Jürgen Haase

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Jürgen Haase
Jürgen Haase 1968.jpg
Personal information
Born 19 January 1945 (1945-01-19) (age 73)
Friedersdorf, Germany
Height 1.78 m (5 ft 10 in)
Weight 60 kg (132 lb)
Sport
Sport Athletics
Event(s) 10,000 m
Club SC Leipzig
Coached by Günter Büttner
Achievements and titles
Personal best(s) 10000 m – 27:53.36 (1971)

Jürgen Haase (born 19 January 1945) is a former track and field athlete and Olympian, who, competing for the German Democratic Republic, was among the world's best long distance track runners in the 1960s and 1970s. Twice during this period, in 1966 and 1969, he was European champion in the 10,000 meters.[1]

Career[edit]

Haase trained with methods developed by Arthur Lydiard, the New Zealand trainer who was, at the time, still relatively unknown in Europe and was the surprise winner of the 1965 GDR 10,000 metres.

At the European Championships in 1966, his teammate Jürgen May convinced him, with the help of a $500 bribe, not to wear his usual Adidas shoes but rather to wear Puma. This episode became something of a political scandal, in the course of which Haase was pardoned by the GDR Sports authorities. May, on the other hand, was permanently banned from the GDR national team.[1][2]

Haase missed the 1972 Summer Olympics due to blood poisoning that he received after being injured by the spike of another runner at a competition in Paris.

After retiring from competitions in 1973, Haase was active in customer service and marketing of medical technology. He then graduated from the Deutsche Hochschule für Körperkultur und Sport (German College for Fitness Training and Sport) and became a coach at SC Dynamo Berlin. His trainees included Kathrin Weßel (bronze medalist in 10,000 m at the 1987 World Championships) and Detlef Wagenknecht (World Cup medalist in 800 m in 1981 and 1983). After the reunification of Germany, Haase worked at the Deutschen Leichtathletik-Verbandes (German Track Federation).[1]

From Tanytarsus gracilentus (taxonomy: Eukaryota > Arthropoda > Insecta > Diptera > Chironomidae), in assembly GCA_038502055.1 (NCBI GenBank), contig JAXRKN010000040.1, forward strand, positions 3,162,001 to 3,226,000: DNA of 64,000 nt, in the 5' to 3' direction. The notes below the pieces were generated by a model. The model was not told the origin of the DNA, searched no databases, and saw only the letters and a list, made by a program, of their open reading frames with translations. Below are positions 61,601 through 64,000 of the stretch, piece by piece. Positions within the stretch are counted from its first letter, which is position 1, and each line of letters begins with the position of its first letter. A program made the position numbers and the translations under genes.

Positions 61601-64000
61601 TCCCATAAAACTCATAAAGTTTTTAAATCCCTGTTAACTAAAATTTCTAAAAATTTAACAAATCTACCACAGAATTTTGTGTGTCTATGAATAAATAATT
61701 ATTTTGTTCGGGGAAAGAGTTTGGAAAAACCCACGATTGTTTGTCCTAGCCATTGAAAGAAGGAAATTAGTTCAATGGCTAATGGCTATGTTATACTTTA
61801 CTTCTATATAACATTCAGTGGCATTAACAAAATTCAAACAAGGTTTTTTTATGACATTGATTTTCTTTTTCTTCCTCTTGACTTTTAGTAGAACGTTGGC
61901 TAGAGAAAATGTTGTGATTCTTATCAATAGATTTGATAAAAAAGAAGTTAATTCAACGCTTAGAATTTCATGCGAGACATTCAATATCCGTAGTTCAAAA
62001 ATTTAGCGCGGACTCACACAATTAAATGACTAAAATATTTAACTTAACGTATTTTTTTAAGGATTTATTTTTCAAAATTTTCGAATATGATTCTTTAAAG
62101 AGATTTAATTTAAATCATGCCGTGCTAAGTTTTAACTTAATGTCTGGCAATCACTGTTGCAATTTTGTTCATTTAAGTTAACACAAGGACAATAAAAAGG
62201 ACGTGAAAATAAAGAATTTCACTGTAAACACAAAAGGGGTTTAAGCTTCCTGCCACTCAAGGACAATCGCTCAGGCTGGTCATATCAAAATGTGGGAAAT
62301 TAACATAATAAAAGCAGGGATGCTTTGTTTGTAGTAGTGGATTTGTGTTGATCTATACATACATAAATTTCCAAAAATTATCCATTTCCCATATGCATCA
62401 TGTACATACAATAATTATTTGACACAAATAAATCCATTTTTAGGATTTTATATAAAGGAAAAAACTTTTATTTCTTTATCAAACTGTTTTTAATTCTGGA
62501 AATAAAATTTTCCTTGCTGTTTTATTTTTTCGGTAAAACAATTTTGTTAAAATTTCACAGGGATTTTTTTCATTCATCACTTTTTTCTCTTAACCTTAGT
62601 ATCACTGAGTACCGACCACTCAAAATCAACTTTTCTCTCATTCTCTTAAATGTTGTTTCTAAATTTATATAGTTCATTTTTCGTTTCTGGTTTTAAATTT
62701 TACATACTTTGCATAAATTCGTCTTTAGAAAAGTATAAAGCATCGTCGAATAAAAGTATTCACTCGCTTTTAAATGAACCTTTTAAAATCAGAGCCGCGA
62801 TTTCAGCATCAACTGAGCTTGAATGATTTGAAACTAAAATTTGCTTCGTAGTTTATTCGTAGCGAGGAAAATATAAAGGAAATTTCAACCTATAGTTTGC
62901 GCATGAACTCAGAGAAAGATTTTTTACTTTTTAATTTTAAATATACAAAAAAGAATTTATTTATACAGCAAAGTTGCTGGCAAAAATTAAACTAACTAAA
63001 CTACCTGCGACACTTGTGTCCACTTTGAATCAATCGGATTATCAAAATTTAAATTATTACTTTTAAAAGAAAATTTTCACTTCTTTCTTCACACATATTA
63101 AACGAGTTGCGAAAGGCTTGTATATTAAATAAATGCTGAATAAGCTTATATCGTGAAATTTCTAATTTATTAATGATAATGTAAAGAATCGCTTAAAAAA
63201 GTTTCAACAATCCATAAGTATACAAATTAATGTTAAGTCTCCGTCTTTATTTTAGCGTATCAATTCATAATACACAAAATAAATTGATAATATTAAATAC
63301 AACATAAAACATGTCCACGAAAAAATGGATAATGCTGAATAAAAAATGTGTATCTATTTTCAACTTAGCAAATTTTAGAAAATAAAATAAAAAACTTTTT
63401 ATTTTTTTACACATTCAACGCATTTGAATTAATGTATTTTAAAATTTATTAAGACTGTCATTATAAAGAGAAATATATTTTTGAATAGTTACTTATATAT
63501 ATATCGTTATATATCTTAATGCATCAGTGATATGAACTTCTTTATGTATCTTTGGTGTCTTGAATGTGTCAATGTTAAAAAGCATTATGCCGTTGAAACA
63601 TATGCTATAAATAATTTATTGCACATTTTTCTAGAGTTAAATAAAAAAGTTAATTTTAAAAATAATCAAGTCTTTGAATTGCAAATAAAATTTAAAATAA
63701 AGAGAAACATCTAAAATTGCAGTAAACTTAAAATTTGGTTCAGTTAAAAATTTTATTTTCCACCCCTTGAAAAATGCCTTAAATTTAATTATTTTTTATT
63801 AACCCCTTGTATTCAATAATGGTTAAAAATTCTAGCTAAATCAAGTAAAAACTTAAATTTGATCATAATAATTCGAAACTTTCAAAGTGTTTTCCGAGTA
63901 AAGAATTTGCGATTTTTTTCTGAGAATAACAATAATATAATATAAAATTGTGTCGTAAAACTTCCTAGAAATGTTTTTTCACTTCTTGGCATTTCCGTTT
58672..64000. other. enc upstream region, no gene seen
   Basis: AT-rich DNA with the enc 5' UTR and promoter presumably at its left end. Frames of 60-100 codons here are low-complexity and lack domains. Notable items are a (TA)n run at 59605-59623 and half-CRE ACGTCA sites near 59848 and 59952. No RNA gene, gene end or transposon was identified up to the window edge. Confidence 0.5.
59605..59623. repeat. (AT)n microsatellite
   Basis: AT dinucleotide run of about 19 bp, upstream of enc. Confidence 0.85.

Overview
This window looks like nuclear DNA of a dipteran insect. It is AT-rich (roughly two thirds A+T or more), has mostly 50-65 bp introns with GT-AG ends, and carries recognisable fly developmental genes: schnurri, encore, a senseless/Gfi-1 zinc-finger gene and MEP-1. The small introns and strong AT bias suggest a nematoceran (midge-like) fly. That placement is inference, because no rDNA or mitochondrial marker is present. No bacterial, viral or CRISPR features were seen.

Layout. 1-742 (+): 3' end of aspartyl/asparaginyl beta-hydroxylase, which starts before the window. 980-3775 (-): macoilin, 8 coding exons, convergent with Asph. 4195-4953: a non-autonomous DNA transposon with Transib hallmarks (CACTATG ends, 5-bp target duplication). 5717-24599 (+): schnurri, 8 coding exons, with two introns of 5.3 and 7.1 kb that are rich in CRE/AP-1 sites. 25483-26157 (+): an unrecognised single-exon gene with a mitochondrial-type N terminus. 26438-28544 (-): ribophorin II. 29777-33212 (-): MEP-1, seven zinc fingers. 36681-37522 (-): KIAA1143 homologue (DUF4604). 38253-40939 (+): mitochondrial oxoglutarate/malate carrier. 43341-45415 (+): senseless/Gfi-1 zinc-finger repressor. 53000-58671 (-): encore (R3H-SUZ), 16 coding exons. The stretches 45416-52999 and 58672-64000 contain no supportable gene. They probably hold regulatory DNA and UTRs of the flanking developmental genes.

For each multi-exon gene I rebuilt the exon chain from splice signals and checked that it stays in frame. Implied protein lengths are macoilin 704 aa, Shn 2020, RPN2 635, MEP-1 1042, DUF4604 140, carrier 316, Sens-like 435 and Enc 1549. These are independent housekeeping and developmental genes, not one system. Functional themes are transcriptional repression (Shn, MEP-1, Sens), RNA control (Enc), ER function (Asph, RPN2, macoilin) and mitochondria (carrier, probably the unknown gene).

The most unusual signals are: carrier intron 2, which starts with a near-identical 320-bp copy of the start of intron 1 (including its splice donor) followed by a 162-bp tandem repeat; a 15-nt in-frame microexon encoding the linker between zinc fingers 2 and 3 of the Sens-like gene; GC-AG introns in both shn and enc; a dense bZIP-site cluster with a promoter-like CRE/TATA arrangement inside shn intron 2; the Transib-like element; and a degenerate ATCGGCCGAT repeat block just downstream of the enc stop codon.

International races[edit]

  • 1964, European Junior Championships: 1st place: 1500 m (3:52.4); 1st place: 3000 m (8:25.4)
  • 1966, European Championships: 1st place: 10,000 m (28:26.0); 11th place: 5000 m (13:55.6 )
  • 1967, European Cup: 1st place: 10,000 m (28:54.2); 2nd place: 5000 m (15:27.8)
  • 1968, Olympic Games: 15th place: 10,000 m (30:24.0)[1]
  • 1969, European Championships: 1st place: 10,000 m (28:41.6)
  • 1970, European Cup: 1st place: 10,000 m (28:26.8)
  • 1971, European Championships: 2nd place: 10,000 m (27:53.4)

East German championships[edit]

  • 10,000 m: 1st place – 1965, 1966, 1968, 1970, 1972 and 1973
  • 5000 m: 1st place – 1969, 2nd place – 1973
  • Cross-country running 12 km: 2nd place – 1966, 1st place – 1967, 1968, 1969 and 1972
  • 3000 m indoor: 2nd place – 1965 and 1966, 3rd place – 1970

Records[edit]

  • 10,000 m
  • 15 km road run
    • GDR Record: 43:45.2, 21 April 1974, Sachsenhausen (Current German Record as of November 2015)
  • 20 km road run
    • GDR Record: 58:56, 1973
  • One hour run
    • GDR Record: 20,393 Meters, 6 May 1973, Dresden

References[edit]

  1. ^ a b c d e Jürgen Haase. sports-reference.com
  2. ^ Volker Kluge (November 1999) Ein Blick zurück ganz ohne Zorn Archived 13 July 2015 at the Wayback Machine.. Laufzeit. pp. 12–13